The best night may have been the very last. Sunday is usually one of people leaving early and the stressful anticipation of Exodus for the rest of us. It’s always a choice – watching the temple burn or leaving and hoping to avoid spending 8 hours in traffic. For me, there’s never a question. Tears streaked down my face during the burn;
“It was the most perfect burn ever. Each temple structure created its own vortex of flame that shot up into the heavens. As the temple burned, fire devils spun out and danced around, propelling everyone’s wishes skyward.”
What made this year’s burn even better was what happened afterwards. We and a number of our excellent campmates had biked out to the Temple with warm clothes and extra blankets. After the fire had died down we rode out to a perfect spot in the shadow of some christmas trees, threw down our sleeping bags, and had a sleepover. In deep playa. It was awesome. We got to enjoy our second desert sunrise of the week before packing up and returning to camp in order to head home.
There were many things that made this year a great burn, and most of them involved the exceptional people that we shared the week with.
The people, the art, and the freedom are the reasons we go.
It is that very same freedom that enabled me to walk up to a rack of skates in the middle of the desert and cripple myself. Throughout the burn, and every day since, I have hobbled on a weak knee because I lost bets with gravity and centrifugal force.
Was it worth it? Absolutely.
(Related photos of Burning Man 2011 can be found here.)
Posted by Ted on Nov 5, 2011 in Causes
Last week I woke up in anger at the Oakland Police Department (and their affiliates, and the mayor). This week I woke up in anger at some of the demonstrators. Wednesday’s “mostly peaceful” General Strike was overshadowed by the acts of a few extremists which vandalized buildings and broke windows. Dressing ala the ‘Black Bloc‘, they took the opportunity to wreck havoc under the cover of the crowd and confusion of the day. (More coverage here and here.)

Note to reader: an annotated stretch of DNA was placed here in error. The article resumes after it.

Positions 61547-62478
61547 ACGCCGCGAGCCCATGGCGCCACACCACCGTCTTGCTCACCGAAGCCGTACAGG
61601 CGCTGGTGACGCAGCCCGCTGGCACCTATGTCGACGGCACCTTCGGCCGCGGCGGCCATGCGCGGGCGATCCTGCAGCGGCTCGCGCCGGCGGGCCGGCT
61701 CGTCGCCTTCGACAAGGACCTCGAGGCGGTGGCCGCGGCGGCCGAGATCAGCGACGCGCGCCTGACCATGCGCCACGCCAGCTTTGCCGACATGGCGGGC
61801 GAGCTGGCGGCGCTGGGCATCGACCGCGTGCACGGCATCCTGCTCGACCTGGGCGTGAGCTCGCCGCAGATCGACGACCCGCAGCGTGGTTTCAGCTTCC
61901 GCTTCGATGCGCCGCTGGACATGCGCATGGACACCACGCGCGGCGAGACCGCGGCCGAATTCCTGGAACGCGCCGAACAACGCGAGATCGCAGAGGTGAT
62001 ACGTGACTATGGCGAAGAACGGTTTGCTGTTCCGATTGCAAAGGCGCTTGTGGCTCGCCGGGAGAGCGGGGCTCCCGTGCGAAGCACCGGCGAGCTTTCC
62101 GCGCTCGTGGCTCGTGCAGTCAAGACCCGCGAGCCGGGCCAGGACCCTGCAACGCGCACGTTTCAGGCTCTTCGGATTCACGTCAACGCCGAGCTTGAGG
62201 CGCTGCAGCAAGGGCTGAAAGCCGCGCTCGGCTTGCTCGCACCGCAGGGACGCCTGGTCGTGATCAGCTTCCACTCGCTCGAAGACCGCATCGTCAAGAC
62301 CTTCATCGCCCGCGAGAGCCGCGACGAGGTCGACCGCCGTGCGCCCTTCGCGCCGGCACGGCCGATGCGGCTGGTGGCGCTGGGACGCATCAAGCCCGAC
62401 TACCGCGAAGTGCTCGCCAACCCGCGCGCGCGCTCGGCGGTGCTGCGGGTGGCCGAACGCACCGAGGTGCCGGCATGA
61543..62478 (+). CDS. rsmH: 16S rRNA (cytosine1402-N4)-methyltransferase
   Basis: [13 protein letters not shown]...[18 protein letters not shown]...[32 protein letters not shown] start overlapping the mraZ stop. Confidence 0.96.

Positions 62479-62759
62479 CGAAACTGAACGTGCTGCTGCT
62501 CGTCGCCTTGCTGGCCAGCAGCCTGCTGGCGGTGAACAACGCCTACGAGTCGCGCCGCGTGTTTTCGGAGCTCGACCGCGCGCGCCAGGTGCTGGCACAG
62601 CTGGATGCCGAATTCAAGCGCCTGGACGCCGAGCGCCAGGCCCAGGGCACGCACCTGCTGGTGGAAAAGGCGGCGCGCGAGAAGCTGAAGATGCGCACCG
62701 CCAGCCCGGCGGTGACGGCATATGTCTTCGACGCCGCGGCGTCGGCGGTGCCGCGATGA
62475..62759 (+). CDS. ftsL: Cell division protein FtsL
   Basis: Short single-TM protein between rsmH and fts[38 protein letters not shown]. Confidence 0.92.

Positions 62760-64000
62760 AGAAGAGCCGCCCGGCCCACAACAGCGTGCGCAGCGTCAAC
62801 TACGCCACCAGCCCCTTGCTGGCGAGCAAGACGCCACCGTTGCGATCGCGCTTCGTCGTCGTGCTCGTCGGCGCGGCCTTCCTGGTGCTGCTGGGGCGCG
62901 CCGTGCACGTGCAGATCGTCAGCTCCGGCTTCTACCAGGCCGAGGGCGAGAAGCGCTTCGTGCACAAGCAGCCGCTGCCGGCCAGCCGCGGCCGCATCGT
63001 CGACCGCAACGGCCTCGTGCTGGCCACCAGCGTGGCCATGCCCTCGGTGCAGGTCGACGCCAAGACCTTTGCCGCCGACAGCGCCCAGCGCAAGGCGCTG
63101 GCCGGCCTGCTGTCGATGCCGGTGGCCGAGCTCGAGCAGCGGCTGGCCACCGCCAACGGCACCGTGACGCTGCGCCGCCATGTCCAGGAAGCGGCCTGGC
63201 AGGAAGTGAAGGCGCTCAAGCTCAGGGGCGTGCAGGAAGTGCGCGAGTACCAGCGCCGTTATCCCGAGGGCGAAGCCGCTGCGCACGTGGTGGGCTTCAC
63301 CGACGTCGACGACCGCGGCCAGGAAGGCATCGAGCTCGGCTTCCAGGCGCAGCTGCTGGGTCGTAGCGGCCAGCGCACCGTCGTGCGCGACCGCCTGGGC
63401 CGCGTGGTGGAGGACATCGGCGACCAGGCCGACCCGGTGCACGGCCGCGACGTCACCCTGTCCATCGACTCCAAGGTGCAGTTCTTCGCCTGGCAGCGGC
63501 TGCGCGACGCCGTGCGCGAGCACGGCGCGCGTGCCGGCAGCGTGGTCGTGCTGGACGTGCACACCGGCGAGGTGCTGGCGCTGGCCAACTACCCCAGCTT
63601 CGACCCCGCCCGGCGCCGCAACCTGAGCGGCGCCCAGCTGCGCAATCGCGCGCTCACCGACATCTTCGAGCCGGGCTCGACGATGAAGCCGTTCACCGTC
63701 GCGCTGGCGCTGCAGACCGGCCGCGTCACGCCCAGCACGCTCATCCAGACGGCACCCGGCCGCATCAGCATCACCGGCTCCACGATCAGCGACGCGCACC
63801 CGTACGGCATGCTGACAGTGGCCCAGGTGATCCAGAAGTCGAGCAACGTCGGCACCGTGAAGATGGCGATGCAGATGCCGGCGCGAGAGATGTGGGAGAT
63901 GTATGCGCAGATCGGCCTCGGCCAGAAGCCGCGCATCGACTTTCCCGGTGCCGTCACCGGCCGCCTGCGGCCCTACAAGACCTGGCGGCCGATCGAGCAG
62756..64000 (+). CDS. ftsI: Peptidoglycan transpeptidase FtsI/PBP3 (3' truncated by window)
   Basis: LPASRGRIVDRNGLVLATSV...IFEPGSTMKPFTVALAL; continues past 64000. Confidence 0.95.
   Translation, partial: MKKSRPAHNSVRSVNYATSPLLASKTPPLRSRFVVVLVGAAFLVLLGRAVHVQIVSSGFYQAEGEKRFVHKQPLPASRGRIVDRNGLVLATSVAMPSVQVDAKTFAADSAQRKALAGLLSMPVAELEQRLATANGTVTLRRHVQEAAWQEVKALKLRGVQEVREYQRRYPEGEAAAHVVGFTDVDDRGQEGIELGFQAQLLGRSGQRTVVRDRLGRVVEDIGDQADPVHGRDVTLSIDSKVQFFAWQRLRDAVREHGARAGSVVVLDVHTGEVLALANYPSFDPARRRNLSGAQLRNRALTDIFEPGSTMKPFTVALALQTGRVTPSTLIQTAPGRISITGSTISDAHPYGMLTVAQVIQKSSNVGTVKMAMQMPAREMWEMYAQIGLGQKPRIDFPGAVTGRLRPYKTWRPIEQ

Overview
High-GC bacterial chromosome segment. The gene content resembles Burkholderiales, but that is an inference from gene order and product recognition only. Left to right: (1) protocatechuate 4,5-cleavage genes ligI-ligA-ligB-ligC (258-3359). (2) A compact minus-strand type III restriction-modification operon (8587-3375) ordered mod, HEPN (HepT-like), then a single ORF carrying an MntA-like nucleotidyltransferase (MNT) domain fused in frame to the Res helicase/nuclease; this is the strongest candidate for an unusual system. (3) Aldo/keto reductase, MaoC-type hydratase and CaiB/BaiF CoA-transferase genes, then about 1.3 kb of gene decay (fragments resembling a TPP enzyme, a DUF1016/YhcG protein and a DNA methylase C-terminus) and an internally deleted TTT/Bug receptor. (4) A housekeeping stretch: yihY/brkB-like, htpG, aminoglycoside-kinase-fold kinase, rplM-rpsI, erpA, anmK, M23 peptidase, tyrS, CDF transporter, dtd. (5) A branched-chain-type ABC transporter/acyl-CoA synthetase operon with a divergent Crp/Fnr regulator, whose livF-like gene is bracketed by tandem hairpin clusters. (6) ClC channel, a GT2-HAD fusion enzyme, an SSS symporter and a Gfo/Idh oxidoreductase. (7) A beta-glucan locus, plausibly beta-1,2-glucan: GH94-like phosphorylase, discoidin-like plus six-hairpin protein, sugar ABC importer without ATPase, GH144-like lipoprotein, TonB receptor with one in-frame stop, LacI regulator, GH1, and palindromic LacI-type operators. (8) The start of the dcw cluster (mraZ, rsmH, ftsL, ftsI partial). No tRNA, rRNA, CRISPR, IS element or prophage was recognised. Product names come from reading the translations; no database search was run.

Since Oakland is now in the international spotlight, I didn’t want the world to get the impression that Occupy Oakland had become destructive. Out of several thousand peaceful protestors who took part in the General Strike, it was only a few dozen who lashed out. When I saw an event posted on Facebook, “Occupy Oakland Clean up today“, I felt more personally moved to act than at any time since the occupation began three weeks ago.
It was my 39th birthday, and I wanted to spend it picking up trash and scrubbing down defaced buildings with noxious chemicals.
I rode my bike down to Frank Ogawa Plaza on a dreary Thursday and ordered a sandwich and a mocha for sustenance and warmth from a proud Asian cafe owner wearing an “I am the 99%” button. Surveying the camp through a thankfully unbroken window while I gathered my strength, the scene was active, but calm.
Once fortified, I made my way to the supply tent and inquired how I could help. “Grab a bag and pick up any trash you find. Simple as that,” said a frazzled young black man. With plastic garbage bag in hand, I slowly wandered around the plaza, picking up broken tent poles, cigarette butts, and used paper plates. While cleaning the front steps of City Hall, a text came in from my friend saying that he had just arrived. Unsurprisingly for a theatre playwright, Iggy showed up looking as dapper as Dick Van Dyke.
Together we found a street corner down the block where graffiti-removal efforts were already underway. We grabbed scrub brushes and went to work, using one of two available chemicals – one a milky-grey liquid worked well enough, the other an iridescent goo was like magic. After getting off the worst of the graffiti from one building, we moved onto the one across the street when the city power washers came by to finish the job, but the stone on this one was much more porous and was an uphill battle between 5 of us trying to make a difference.
Iggy and I split up, and I joined a couple of young women who had been with us on the first corner, and we tackled a small section of wall right next to the main plaza. A man with a nice looking Canon started chatting with me, and asked if I’d be willing to say a few words on camera about it being my birthday and how I felt about what had happened the night before. It turned out he was from Time magazine, trying to cover a different angle than the sensational account made by another reporter. I then rejoined Iggy at the street corner in front of Tully’s coffee to work on the BART elevator in the picture above. As you can see, even with scrubs and chemicals, removing graffiti is hard work, but it felt good to be making an effort, showing both the city and the world that the actions of a few don’t speak for the movement as a whole. My friend eventually took his leave, and as I stood pondering where to work next, a woman with a reporters’ notebook came up to me to ask me a few questions. I answered in much the same fashion as the first interview, and when we were done I asked who she worked for, and she told me the Associated Press.